Frank-Stromborg pioneered cancer prevention and early detection with minority populations. During her 26-year tenure with the NIU School of Nursing, she served on three national cancer committees and chaired the research committees of four others. Her national service earned her three awards from the Oncology Nursing Society. At the age of 50, Frank-Stromborg pursued a law degree while still teaching future nurses. Retiring in 2004 as chair of NIU’s School of Nursing, she started a second full-time career, spending two years as a Dekalb County assistant state’s attorney and eight years as coordinator of the DeKalb County Drug/DUI Court. In 2015, she authored a grant to facilitate a free law clinic for the indigent at DeKalb’s Hope Haven homeless shelter.

Harlan Teller
B.A., English, 1973

Teller has become a distinguished industry leader and currently serves as NIU’s interim vice president of Marketing and Communications. His distinguished 30-year career in corporate communications include stints at global public relations giants Burson-Marsteller and Hill and Knowlton. He served one term as president of Sigma Tau Delta, the International English Honor Society, served on the NIU Alumni Association Board for six years and was a member of the CLAS Dean’s Advisory Council. His leadership extended to not-for-profit boards, including WTTW, the Center for Economic Progress,and The Gateway for Cancer Research. For more than two decades, he served on the board for Heartland Alliance.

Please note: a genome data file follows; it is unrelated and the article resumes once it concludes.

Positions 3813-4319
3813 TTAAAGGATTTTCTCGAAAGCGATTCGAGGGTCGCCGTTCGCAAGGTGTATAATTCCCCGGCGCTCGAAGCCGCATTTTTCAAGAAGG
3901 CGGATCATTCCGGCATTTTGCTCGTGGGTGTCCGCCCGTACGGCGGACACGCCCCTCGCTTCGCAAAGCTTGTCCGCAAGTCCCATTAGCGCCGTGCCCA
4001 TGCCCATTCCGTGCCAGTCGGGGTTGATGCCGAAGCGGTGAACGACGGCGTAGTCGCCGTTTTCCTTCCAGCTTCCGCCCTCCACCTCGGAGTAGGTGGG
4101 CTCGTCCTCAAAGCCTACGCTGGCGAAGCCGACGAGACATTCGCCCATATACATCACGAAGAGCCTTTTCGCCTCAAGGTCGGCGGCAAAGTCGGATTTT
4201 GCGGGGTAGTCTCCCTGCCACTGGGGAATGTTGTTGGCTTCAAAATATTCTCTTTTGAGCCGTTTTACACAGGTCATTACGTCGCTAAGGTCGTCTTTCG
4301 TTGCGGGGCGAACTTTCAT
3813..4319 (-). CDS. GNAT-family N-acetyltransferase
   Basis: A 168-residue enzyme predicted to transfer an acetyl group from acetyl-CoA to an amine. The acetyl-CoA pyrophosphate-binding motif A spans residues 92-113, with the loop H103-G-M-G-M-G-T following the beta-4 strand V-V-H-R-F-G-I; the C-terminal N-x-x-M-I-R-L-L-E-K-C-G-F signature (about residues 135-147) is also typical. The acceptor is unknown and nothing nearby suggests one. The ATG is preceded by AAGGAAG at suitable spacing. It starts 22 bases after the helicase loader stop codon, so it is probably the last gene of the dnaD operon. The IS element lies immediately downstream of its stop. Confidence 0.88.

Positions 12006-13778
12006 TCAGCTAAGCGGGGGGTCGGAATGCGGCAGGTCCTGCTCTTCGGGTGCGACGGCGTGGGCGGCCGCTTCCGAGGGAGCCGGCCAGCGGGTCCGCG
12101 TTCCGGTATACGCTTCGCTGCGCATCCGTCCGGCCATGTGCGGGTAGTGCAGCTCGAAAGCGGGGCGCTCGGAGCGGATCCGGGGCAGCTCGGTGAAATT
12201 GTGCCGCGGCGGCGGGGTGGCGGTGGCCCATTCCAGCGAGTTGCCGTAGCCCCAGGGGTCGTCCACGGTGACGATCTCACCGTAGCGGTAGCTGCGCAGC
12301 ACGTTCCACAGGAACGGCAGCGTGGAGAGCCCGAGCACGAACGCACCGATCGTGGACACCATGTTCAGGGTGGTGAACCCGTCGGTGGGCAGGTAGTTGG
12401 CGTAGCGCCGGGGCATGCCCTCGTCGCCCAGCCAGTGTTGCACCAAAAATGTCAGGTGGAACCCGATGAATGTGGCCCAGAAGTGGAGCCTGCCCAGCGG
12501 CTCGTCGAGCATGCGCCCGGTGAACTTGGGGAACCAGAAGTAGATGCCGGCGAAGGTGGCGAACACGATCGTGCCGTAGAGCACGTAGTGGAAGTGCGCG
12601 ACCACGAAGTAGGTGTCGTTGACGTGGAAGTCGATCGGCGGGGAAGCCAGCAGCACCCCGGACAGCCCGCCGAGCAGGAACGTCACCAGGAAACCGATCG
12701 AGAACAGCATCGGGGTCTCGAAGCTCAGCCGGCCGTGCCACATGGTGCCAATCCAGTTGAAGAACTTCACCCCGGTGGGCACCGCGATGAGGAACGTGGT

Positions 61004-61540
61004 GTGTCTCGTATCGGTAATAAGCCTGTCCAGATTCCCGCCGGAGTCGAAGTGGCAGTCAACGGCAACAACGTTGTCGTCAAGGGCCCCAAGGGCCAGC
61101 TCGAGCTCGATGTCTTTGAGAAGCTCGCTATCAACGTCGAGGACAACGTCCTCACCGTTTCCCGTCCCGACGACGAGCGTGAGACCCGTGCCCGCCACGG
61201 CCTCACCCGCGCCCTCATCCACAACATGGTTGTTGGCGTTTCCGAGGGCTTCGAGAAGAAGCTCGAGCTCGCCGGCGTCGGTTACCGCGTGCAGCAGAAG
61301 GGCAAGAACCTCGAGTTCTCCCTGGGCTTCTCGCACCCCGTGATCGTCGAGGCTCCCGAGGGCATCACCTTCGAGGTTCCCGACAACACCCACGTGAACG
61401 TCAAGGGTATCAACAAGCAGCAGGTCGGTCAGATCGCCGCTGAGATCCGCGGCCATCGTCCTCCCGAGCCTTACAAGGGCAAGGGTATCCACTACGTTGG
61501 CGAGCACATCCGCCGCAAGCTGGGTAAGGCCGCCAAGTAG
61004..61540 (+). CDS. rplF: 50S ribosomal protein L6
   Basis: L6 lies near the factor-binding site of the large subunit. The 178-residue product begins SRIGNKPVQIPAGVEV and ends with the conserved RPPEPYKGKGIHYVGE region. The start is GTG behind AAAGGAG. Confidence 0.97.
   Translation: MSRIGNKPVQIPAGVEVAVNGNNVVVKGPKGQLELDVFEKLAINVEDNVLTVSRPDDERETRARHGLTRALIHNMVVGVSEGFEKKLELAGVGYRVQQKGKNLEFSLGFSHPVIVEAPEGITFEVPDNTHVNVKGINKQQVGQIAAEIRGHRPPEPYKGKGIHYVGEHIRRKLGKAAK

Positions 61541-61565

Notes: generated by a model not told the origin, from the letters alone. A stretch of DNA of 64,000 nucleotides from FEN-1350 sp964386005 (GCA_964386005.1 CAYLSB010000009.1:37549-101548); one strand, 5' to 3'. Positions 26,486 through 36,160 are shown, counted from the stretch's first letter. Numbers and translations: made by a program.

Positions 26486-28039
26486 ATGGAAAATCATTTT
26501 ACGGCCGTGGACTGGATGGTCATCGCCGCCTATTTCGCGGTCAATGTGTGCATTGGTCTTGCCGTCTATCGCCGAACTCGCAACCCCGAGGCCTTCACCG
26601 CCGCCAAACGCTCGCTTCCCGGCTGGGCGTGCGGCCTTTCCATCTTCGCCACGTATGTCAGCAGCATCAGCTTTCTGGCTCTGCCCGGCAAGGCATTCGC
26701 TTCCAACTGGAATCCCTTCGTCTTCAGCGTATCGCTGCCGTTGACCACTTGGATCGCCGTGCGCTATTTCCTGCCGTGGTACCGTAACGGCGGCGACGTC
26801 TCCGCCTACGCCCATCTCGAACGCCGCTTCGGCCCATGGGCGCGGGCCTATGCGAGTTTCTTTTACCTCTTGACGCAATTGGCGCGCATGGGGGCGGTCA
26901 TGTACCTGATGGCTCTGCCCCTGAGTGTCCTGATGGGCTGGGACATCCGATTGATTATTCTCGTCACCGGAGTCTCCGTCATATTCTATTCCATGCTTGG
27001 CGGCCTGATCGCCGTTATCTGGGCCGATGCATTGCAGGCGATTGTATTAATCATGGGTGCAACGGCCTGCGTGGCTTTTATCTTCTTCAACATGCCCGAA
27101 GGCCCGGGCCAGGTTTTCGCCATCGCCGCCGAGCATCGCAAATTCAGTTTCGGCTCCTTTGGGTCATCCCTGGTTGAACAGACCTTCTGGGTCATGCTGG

Andrew L. Traver
B.A., Sociology, 1985

After earning his degree from NIU and joining the Navy, Traver was commissioned as a special agent with the Bureau of Alcohol, Tobacco, Firearms and Explosives. As special agent in charge of the Chicago Field Division of ATF, the Chicago office successfully disrupted and dismantled some of the most violent street gang factions and illicit firearms trafficking networks in the division’s history. After a 26-year career with the ATF, Traver became the fifth civilian director of the Naval Criminal Investigative Service (NCIS) in October 2013. Traver has also found time to give back to NIU and the Department of Sociology, speaking regularly to the Introduction to Criminology and the Criminal Justice System courses and promoting internship opportunities to students in the College. He is a survivor and mentor to those battling prostate cancer and served as a volunteer Veterans Outreach Coordinator for The Mission Continues, a non-profit organization created to support and assist wounded and disabled veterans who served in Iraq and Afghanistan.